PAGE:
On Monday, our nation celebrated the life and legacy of Dr. Martin Luther King, Jr. King's life demonstrated that peace and tolerance can triumph over hate and injustice, and can serve to correct social wrongs. On this holiday, we are reminded of his heroic devotion to equality, justice, and unity.
In the spirit of Dr. King, it seems appropriate to talk about an issue that has stemmed from King's movement. The term "environmental justice" did not become popular until the 1980s, but the movement's roots stem from King's legacy.
Environmental justice refers to an equitable distribution of environmental burdens and benefits to groups such as racial minorities and residents of economically disadvantaged areas. Unfortunately, research has shown that these minority populations are disproportionately affected by environmental burdens. The Environmental Protection Agency (EPA) has found that race and socioeconomic status accurately predict disproportionate distributions of environmental problems.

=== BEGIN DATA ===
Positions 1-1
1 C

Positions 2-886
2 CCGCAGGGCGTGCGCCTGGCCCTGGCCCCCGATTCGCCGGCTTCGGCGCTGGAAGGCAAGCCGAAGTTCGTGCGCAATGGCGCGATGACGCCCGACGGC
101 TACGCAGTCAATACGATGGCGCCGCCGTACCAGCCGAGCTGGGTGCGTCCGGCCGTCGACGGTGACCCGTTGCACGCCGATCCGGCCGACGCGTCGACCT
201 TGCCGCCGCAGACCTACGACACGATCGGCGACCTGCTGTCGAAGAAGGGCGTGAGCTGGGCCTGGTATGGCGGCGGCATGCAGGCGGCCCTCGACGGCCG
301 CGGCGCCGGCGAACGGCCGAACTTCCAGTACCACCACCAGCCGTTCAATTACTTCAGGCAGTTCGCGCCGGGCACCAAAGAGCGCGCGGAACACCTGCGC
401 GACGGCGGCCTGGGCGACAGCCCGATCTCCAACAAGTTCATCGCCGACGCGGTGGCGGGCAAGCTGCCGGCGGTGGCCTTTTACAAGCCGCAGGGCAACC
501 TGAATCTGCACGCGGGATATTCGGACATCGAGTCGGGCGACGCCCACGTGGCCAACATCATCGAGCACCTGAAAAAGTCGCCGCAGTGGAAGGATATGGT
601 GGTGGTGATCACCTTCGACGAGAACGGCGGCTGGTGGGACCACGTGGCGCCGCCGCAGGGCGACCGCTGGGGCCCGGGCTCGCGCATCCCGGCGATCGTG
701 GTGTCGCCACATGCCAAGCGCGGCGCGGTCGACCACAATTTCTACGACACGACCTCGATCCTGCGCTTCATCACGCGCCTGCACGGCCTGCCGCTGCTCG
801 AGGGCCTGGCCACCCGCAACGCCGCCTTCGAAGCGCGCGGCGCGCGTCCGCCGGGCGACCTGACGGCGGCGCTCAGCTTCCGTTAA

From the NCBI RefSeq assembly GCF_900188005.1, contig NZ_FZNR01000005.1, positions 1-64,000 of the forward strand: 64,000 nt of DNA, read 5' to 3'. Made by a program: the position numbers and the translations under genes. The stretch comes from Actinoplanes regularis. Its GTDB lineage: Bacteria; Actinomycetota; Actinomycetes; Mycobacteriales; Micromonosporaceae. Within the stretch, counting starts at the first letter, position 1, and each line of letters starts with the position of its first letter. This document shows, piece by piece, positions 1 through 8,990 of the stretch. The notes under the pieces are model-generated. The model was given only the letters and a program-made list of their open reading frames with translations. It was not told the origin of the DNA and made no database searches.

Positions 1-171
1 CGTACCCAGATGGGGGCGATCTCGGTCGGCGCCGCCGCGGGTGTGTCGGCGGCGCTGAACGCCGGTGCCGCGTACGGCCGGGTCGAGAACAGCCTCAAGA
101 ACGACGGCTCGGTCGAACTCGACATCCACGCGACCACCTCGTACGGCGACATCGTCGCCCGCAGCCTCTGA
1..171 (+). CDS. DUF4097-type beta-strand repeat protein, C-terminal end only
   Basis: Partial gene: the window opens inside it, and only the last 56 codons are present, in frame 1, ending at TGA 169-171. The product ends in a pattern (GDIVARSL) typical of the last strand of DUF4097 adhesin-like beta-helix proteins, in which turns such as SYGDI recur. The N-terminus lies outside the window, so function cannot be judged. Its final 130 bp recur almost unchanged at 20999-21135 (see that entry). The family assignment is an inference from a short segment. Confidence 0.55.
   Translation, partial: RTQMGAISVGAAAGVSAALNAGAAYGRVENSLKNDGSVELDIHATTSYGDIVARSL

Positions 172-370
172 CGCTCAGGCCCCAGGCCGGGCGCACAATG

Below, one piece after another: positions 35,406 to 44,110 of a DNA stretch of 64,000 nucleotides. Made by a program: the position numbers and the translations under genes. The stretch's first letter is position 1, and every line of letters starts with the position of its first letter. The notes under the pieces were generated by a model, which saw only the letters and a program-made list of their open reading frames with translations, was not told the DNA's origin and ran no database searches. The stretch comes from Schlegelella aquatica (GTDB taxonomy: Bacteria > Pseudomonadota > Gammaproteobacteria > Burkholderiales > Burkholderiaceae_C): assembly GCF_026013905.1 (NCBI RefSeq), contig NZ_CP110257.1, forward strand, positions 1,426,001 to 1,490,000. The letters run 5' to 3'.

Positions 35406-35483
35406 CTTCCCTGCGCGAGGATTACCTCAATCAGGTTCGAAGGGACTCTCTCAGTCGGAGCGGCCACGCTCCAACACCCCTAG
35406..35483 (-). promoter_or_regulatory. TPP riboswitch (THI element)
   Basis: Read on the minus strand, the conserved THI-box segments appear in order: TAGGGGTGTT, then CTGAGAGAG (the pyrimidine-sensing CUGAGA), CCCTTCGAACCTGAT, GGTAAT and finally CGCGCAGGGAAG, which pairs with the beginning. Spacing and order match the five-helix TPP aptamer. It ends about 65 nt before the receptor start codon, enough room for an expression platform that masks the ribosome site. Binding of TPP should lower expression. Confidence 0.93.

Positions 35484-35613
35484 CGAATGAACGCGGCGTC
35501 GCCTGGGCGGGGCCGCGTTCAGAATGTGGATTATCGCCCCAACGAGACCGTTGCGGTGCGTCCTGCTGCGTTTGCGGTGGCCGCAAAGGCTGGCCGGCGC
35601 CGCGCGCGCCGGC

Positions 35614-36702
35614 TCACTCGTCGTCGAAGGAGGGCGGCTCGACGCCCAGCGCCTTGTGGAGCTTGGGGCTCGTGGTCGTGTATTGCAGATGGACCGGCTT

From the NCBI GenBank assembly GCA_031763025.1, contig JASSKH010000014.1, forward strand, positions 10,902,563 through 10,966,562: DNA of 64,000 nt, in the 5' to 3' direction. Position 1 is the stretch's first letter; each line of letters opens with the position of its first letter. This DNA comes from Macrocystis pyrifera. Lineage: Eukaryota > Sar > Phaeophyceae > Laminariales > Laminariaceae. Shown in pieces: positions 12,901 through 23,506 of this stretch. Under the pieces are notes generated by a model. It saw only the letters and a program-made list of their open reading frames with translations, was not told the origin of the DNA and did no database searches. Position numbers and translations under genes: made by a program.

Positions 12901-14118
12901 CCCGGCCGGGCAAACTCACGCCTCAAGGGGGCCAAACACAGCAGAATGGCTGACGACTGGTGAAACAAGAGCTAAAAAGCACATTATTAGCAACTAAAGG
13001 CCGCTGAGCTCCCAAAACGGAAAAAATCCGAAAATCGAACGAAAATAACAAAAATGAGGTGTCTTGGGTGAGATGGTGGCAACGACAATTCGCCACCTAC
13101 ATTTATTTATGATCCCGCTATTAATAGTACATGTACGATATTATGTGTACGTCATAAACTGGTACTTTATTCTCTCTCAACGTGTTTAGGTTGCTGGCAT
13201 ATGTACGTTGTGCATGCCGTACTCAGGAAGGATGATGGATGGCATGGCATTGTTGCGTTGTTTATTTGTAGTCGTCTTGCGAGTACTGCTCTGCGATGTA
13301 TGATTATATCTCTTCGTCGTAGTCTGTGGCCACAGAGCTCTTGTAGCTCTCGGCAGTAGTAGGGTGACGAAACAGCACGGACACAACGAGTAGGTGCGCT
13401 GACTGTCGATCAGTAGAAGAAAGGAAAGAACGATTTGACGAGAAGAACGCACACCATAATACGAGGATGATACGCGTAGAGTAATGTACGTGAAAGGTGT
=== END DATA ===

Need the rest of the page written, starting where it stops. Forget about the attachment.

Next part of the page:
- Toxic waste dumps are disproportionately located in neighborhoods inhabited by minority groups and people of low socioeconomic standing (EPA).
- A 1987 study found that race proved to be the most significant variable in determining the location of commercial hazardous waste facilities, more so then socioeconomic standing (United Church of Christ).
- Health effects stemming from pollutant exposure combine with other poverty-related factors like poor nutrition to exacerbate health effects (Grist).
Dr. King famously said that, "Injustice anywhere is a threat to justice everywhere". Inequities in environmental justice force us evaluate things like where our energy comes from, where our waste ends up, and who it affects. Dr. King's words and actions continue to inspire the movement towards a more just and peaceful world.
Some additional resources:
- Watch Majora Carter, founder of Sustainable South Bronx, speak on how minority neighborhoods suffer most from flawed urban policy.
- Read more. APSCU's blog and Grist both have great articles on this issue.
- Mark February 2 on your calendar. Renewal, a Christian student environmental group, is kicking off the International Day of Prayer for Creation Care: "Prayer for Environmental Justice". More details to come.
- Hear John Perkins' historic "A Quiet Revolution" on iTunes U, delivered at SPU during the 1977-78 chapel series.